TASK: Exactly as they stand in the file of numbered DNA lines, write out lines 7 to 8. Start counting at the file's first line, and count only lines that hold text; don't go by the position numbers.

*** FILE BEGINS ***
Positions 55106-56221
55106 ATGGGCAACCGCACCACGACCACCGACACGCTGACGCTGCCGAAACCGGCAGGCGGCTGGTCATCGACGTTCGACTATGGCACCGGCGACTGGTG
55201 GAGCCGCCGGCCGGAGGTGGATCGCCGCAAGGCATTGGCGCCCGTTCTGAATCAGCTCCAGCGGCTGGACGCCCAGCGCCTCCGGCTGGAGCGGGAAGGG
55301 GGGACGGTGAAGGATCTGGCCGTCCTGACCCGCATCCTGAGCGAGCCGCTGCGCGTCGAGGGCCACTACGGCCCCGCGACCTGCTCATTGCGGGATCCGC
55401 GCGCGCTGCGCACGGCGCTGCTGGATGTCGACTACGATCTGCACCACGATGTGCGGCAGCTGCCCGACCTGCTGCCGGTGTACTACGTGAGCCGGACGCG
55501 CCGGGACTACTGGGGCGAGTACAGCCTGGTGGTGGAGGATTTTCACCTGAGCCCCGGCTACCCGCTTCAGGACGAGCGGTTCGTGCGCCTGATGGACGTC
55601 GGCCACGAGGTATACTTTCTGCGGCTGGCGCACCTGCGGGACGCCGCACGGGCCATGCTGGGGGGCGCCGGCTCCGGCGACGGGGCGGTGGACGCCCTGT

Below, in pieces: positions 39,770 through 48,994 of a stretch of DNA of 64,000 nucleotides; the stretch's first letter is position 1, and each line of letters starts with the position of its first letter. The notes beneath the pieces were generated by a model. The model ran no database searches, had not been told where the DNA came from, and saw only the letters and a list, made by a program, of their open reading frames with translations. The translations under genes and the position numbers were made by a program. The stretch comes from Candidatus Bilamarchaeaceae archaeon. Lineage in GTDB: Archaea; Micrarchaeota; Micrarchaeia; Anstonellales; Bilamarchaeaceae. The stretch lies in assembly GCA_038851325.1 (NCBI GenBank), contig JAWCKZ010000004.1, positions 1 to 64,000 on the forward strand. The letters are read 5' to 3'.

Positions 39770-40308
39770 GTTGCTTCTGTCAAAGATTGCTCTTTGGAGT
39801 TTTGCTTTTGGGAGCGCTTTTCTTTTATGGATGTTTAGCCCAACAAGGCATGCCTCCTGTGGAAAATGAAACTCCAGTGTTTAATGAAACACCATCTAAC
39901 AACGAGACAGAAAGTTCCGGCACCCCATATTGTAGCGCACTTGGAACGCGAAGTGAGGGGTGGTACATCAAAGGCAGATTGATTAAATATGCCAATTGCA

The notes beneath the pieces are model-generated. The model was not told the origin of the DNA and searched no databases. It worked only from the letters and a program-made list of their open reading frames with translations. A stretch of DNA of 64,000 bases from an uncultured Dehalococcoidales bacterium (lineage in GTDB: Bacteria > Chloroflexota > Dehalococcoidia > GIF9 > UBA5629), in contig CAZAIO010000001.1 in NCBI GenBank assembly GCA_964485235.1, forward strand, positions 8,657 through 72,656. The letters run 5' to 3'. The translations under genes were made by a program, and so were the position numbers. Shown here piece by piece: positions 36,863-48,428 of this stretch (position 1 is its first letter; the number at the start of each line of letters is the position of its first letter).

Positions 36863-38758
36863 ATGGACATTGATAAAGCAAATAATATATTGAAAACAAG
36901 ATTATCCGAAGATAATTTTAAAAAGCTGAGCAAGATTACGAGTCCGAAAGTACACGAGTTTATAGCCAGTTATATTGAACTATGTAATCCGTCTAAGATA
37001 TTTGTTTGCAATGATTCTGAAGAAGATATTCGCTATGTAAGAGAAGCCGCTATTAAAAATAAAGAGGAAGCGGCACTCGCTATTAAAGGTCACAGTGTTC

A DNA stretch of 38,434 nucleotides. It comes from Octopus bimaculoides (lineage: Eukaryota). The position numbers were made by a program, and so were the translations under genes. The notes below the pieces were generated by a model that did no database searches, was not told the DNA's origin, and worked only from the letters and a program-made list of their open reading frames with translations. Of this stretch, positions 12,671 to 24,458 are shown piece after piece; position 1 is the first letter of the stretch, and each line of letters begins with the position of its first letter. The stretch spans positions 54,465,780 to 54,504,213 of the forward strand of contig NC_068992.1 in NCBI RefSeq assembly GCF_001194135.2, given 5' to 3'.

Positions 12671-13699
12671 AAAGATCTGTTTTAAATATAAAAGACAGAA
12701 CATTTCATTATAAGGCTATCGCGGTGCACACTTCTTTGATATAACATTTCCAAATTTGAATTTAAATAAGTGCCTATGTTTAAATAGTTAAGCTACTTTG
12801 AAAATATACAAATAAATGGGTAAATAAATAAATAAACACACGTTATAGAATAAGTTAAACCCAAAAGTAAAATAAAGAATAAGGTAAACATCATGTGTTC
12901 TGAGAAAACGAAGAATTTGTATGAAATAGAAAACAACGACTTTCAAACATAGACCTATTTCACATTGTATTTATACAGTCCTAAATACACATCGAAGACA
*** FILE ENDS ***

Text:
55601 GGCCACGAGGTATACTTTCTGCGGCTGGCGCACCTGCGGGACGCCGCACGGGCCATGCTGGGGGGCGCCGGCTCCGGCGACGGGGCGGTGGACGCCCTGT

Below, in pieces: positions 39,770 through 48,994 of a stretch of DNA of 64,000 nucleotides; the stretch's first letter is position 1, and each line of letters starts with the position of its first letter. The notes beneath the pieces were generated by a model. The model ran no database searches, had not been told where the DNA came from, and saw only the letters and a list, made by a program, of their open reading frames with translations. The translations under genes and the position numbers were made by a program. The stretch comes from Candidatus Bilamarchaeaceae archaeon. Lineage in GTDB: Archaea; Micrarchaeota; Micrarchaeia; Anstonellales; Bilamarchaeaceae. The stretch lies in assembly GCA_038851325.1 (NCBI GenBank), contig JAWCKZ010000004.1, positions 1 to 64,000 on the forward strand. The letters are read 5' to 3'.